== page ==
7 Myths of Self-Sovereign Identity

Timothy Ruff
Oct 30, 2018 · 7 min read

Dispelling misunderstandings around SSI (Part 1 of 2)

Image by David Travis on Unsplash

Here are seven myths of SSI that I repeatedly hear and will address across two posts. Myths 1–3 will be discussed here, myths 4–7 here.

  1. Self-sovereign means self-attested.
  2. SSI attempts to reduce government’s power over an identity owner.
  3. SSI creates a national or “universal ID” credential.
  4. SSI gives absolute control over identity.
  5. There’s a “main” issuer of credentials.
  6. There’s a built-in method of authenticating.
  7. User-centric identity is the same as SSI.

Note: readers should have a basic understanding of how SSI works before reading this. For a primer, review the third and final section of The Three Models of Digital Identity Relationships.

The self-sovereign identity model.


We heard first-hand examples of the pains caused by broken identity systems around the world, some of which were truly heartbreaking. Most of us take for granted that we can prove things about ourselves, unaware that over a billion people cannot, leaving them unable to obtain desirable work or advanced education, open a bank account, hold title to property, or even travel. As noted by the World Bank’s ID4D, identity is a prerequisite to financial inclusion, and financial inclusion is a big part of solving poverty.

That means improving identity will reduce poverty, not to mention what it could do for human trafficking. Refugees bring another troubling identity dilemma where the need is critical, and where we are commencing efforts through our partnership with iRespond.

The Culprit

If SSI really was what these skeptics thought, I wouldn’t favor it either. And if they knew what SSI really is, I think they’d embrace it wholeheartedly.

The perception problem begins with the very term, “self-sovereign.”

At one point on the main stage, the venerable Kim Cameron, Microsoft’s Principal Identity Architect and author of the seminal 7 Laws of Identity, quipped:

“The term ‘self-sovereign’ identity makes me think of hillbillies on a survivalist kick.”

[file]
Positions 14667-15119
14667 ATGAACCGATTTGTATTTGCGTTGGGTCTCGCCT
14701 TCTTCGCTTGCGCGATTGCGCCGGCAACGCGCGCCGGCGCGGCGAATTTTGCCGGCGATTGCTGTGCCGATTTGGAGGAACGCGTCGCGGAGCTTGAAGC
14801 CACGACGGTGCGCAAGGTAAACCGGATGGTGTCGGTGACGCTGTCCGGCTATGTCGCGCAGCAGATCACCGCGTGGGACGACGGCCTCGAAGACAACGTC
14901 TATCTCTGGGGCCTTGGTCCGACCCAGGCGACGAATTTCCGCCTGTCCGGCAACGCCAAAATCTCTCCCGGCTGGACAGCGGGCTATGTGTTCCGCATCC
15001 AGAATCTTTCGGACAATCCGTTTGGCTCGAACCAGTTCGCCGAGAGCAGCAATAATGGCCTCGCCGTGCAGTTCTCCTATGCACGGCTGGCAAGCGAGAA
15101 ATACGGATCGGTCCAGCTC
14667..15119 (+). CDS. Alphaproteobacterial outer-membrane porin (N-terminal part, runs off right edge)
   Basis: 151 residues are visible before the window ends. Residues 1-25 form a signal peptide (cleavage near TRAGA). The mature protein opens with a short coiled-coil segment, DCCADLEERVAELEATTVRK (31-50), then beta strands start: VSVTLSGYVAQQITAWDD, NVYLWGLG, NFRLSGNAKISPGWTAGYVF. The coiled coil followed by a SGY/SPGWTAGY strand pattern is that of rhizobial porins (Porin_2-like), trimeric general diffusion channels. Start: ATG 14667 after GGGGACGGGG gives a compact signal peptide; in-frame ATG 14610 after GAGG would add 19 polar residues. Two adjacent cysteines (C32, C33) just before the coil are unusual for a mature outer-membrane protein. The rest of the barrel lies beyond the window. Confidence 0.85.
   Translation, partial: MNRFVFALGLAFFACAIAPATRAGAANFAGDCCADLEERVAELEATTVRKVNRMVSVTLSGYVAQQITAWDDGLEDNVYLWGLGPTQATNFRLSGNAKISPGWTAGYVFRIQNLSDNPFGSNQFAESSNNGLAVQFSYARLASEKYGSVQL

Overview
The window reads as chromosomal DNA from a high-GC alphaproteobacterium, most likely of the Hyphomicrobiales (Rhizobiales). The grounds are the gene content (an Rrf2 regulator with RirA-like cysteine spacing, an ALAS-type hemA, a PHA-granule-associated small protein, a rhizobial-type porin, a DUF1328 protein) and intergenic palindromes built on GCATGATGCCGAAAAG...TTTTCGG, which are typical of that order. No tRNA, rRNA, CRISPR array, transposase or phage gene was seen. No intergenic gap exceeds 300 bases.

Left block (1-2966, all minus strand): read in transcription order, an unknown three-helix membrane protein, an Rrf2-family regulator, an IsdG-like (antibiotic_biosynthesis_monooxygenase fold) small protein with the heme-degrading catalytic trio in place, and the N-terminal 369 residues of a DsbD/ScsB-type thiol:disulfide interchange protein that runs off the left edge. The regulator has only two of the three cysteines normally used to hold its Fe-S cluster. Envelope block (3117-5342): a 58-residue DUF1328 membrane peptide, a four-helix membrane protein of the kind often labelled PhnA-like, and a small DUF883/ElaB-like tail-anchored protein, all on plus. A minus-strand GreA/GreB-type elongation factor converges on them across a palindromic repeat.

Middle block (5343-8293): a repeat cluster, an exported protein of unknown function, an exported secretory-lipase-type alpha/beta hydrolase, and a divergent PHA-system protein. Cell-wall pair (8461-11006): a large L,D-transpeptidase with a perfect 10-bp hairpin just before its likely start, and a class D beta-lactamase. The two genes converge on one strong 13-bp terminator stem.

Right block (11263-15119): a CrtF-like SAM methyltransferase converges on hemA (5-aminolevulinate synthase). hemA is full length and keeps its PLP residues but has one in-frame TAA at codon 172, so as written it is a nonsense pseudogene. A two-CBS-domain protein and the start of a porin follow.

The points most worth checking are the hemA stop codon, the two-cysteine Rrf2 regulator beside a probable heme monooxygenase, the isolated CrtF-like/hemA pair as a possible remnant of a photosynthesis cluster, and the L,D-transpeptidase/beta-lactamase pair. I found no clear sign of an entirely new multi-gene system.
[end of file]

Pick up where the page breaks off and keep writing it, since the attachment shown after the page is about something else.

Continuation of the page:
Kim went on to clarify that he is strongly in favor of SSI, he just dislikes the term and the negative perceptions it conjures up.

Me, too.

Self-sovereign identity is not a great term — for lots of reasons — but until we have a better one, (“decentralized identity” is a serious candidate) let’s clarify the one we’ve got.

Myth 1: Self-sovereign means self-attested.

Third-Party Credentials

I can claim I went to Harvard, but when a prospective employer needs to know for sure, my claim is no longer sufficient. Saying my credit is great won’t get me a loan, and claiming I’m a pilot won’t get me into the cockpit. I need proof, and it must come from a source that the relying party will trust.

SSI is no different. You can make all the claims you want about yourself, but when a relying party needs to know for sure, you need to show them credentials provably issued by a source the relying party trusts.

Self-Attested Credentials

So, to prove Timothy Ruff has given his consent — which only Timothy can give — you must be confident that you’re dealing with the real Timothy Ruff, which is only provable with third-party attestations.

This means that self-attested credentials, including consent, still rely indirectly on third-party credentials. (Unless it’s something like pizza preferences, where who you are doesn’t matter much.)

Bottom line: the foundation of SSI, as with any strong identity system, is third-party issued credentials, not self-attested credentials. SSI supports both, and each type can add value to the other.

Myth 2: SSI attempts to reduce government’s power over an identity owner.

SSI makes possible a private, encrypted, peer-to-peer connection between government and each citizen that can, with mutual consent, be used for powerful mutual authentication (preventing phishing), communication, data sharing, and more. This connection wouldn’t be affected by changes in email address, postal address, phone numbers, and so on. And since both sides of the link would be self-sovereign, either side could terminate it, too.